February 28, 2009 16 Comments
One of the more unusual, and enigmatic, beetles that I encountered in South Africa was this beetle in the pantropical genus Atractocerus. Placed in the family Lymexylidae (ship-timber beetles), species in this genus look less like beetles than they do large flying ants or strange damselflies due to their highly reduced elytra that expose their greatly elongated abdomen and leave the hind wings uncovered. The hind wings also are unusual in that they are held fan-like in repose rather than folded as in most other beetles. Atractocerus brevicornis is the only species in the genus found in Africa (Scholtz & Holm 1985).
Adults are attracted to light at night, as was this individual that came to our ultraviolet light at Geelhoutbos farm below the Waterberg Range in Limpopo Province. Nothing is known about the biology of Atractocerus, but larvae of other genera are reported to bore into hardwoods and palm stems (Picker et al. 2002). Larvae of the genera Lymexylon and Melittomma are believed to form symbiotic associations with ambrosia fungi that grow on the walls of their galleries (Young, 2002). Adult females deposit fungal spores in a sticky matrix when they lay their eggs, and the hatching larvae carry the spores into wood on their bodies. The large eyes of Atractocerus, however, suggest a predatory lifestyle. The common name of the family originates from a northern European species that has in the past been a destructive pest of ship timbers.
Atractocerus species are rarely encountered and therefore, not well studied. Their evolutionary history is still unknown; however, the oldest known lymexylid fossil is a very primitive member of the genus Atractocerus preserved in 100 myo Burmese amber (Grimwold & Engel 2005). Thus, the lineage containing these beetles had already appeared by the mid-Cretaceous and may have originated as early as the Jurassic, a fact that has earned them the moniker “living fossils.” These beetles were once thought to be among the most primitive of all Coleoptera – their simple wing venation, almost undifferentiated antennae and tarsi, and naked abdomen being likened to a supposed neuropteran common ancestor. Most authors now consider the family to be most closely related to the cucujiform groups Cleroidea and Cucujoidea (Wheeler 1986, Young 2002), although some have placed it in the Elateriformia near the Lampyridae based on wing venation. Scholtz and Holm (1985) accepted a cucujiform placement but related the group to the Styopidae (twisted-winged parasites), apparently due to the similarity of their highly reduced forwings. At the same time, they acknowledged the many morphological and behavioral differences between the two groups, the latter itself being the subject of much evolutionary debate due to disagreement about whether the reduced forwings of male stylopids are truly homologous to the elytra of Coleoptera (some have even suggested homology with the halteres of Diptera that were switched from the metathorax to the mesothorax as a result of homeotic mutation). Most authors now place this latter group in the separate order Strepsiptera.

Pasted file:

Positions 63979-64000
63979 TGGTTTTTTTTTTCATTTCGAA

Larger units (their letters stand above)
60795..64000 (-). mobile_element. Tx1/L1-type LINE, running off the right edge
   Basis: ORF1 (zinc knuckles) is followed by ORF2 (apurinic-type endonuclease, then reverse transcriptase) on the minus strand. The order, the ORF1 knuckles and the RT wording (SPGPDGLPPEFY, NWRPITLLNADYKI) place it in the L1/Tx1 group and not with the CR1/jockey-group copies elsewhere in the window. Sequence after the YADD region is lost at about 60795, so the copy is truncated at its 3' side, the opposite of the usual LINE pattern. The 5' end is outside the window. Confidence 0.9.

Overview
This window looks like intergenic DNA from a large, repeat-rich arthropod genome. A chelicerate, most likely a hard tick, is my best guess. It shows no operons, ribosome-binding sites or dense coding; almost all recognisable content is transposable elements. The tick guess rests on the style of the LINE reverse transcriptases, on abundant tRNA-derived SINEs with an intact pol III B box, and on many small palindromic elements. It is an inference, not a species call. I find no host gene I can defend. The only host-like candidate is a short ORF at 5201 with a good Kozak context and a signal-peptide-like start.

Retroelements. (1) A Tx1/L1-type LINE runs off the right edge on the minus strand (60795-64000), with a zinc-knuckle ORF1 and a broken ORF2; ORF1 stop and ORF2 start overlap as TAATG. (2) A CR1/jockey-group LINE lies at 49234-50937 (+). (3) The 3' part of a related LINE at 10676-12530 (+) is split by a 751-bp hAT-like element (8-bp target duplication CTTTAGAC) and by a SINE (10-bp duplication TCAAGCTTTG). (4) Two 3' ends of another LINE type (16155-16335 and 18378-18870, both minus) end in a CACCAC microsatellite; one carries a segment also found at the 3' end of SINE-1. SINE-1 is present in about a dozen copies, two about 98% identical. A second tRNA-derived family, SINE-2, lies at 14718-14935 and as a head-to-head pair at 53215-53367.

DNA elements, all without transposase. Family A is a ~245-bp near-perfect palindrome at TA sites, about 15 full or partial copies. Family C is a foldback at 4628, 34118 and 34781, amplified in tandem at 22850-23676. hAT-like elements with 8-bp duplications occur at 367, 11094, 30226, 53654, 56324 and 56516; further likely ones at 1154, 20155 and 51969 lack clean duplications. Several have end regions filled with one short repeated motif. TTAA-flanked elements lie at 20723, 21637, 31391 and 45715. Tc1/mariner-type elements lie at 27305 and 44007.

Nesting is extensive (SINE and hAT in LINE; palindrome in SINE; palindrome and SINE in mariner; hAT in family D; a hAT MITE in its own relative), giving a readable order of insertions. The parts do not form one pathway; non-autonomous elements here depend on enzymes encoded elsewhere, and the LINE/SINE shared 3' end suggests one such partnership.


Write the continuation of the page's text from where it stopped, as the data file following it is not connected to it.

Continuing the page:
Grimaldi, D. and M. S. Engel. 2005. Evolution of the Insects. Cambridge University Press, New York, xv + 755 pp.
Picker, M., C. Griffiths and A. Weaving. 2002. Field Guide to Insects of South Africa. Struik Publishers, Cape Town, 444 pp.
Scholtz, C. H. and E. Holm (eds.). 1985. Insects of Southern Africa. Butterworths, Durbin, South Africa, 502 pp.
Wheeler, Q. D. 1986. Revision of the genera of Lymexylidae (Coleoptera: Cucujiformia). Bulletin of the American Museum of Natural History 183:113-210.
Young, D. K. 2002. 71. Lymexylidae Fleming 1821, pp. 261-262. In: R. H. Arnett and M. C. Thomas [eds.], American Beetles, Volume 2, Polyphaga: Scarabaeoidea Through Curculionoidea, CRC Press, Boca Raton,880 pp.
Copyright © Ted C. MacRae 2009